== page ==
Study sheds new light on behavior of humans’ closest relatives: Chimpanzees
A study by University of Stirling researchers has shed new light on the behavior of the closest living relatives of humans—chimpanzees. Researchers in the Division of Psychology found that chimpanzees will deploy strategies to maximize their chances of selection by potential cooperative partners.
The paper, “Chimpanzees engage in competitive altruism in a triadic ultimatum game,” is published in the journal Scientific Reports.
In the study, two chimps (the proposers) were given grapes and offered the opportunity to share up to eight grapes with a third chimp (the responder). If the offer was rejected by the responder, both the responder and proposer received no grapes, meaning it was in the interests of the proposer to share a fair amount.
Two scenarios were created—one involving one proposer and one responder (dyadic conditions), the other involving two proposers and one responder (triadic conditions). As the game went on, researchers discovered that chimpanzees offered more grapes, even if they were not in competition with another chimpanzee.
Lead researcher Dr. Alejandro Sanchez Amaro said, “We found that chimpanzees were offering more as the study went on. We also found that in some circumstances the second proposers outcompeted first proposers by offering more than what was expected if they had acted randomly, or by simply offering the smallest possible reward.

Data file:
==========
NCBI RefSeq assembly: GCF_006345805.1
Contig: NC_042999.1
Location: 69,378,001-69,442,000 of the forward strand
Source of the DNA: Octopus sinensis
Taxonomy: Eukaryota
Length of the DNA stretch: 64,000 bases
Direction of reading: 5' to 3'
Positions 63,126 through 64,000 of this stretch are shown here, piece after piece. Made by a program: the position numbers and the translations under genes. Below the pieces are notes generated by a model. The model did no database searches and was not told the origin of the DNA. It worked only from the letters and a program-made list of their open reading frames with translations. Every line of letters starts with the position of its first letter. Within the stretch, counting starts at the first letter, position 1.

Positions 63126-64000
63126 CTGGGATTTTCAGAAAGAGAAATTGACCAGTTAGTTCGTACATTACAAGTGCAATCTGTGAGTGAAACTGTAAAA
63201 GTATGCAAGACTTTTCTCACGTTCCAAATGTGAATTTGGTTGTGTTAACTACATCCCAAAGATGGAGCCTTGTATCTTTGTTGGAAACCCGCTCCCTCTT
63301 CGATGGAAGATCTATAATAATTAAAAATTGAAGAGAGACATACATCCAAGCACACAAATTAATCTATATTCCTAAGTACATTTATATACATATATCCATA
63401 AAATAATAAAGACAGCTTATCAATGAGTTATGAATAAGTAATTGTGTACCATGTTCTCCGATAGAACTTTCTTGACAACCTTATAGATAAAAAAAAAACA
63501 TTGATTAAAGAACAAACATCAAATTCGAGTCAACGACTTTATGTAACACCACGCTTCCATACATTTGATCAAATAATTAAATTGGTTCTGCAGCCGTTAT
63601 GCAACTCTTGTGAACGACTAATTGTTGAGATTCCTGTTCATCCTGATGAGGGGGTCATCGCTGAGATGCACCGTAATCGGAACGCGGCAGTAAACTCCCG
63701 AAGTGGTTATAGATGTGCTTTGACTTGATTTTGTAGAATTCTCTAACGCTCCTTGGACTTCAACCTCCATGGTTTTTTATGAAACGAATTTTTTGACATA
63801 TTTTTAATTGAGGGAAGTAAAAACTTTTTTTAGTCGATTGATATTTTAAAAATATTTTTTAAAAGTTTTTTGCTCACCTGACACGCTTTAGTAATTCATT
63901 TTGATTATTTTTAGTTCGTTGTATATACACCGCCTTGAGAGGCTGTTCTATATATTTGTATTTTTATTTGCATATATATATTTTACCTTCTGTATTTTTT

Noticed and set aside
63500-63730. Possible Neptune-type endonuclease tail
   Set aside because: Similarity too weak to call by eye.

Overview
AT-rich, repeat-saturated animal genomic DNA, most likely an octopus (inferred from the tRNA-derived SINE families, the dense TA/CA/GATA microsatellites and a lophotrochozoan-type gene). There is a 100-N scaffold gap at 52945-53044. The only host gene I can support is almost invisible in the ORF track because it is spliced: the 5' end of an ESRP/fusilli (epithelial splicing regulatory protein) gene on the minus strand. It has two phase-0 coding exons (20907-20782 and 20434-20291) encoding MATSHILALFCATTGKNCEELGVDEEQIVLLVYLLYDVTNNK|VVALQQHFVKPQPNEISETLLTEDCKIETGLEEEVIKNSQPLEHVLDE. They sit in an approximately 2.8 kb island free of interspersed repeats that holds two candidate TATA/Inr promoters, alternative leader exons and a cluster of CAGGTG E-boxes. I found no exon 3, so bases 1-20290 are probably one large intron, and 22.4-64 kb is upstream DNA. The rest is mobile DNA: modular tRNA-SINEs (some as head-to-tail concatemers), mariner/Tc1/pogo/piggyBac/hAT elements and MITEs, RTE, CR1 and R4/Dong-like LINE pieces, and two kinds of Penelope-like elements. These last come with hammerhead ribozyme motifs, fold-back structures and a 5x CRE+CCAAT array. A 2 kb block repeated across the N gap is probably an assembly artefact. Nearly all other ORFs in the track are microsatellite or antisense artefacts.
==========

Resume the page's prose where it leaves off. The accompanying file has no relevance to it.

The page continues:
“We believe that chimpanzees might consider how other chimpanzees’ interactions affect their outcomes. That makes them engage in strategies to maximize their chances of being selected as cooperative partners.
“This research allows us to better understand how our closest relatives resolve social dilemmas and shows that, like humans, chimpanzees are sensitive to others’ decisions and how those can affect their chances to benefit the most from social interactions.”
The research was carried out at Leipzig Zoo by Dr. Alejandro Sanchez Amaro, working in collaboration with Dr. Daniel Haun and Dr. Luke Maurits of the Max Planck Institute for Evolutionary Anthropology in Leipzig, Germany.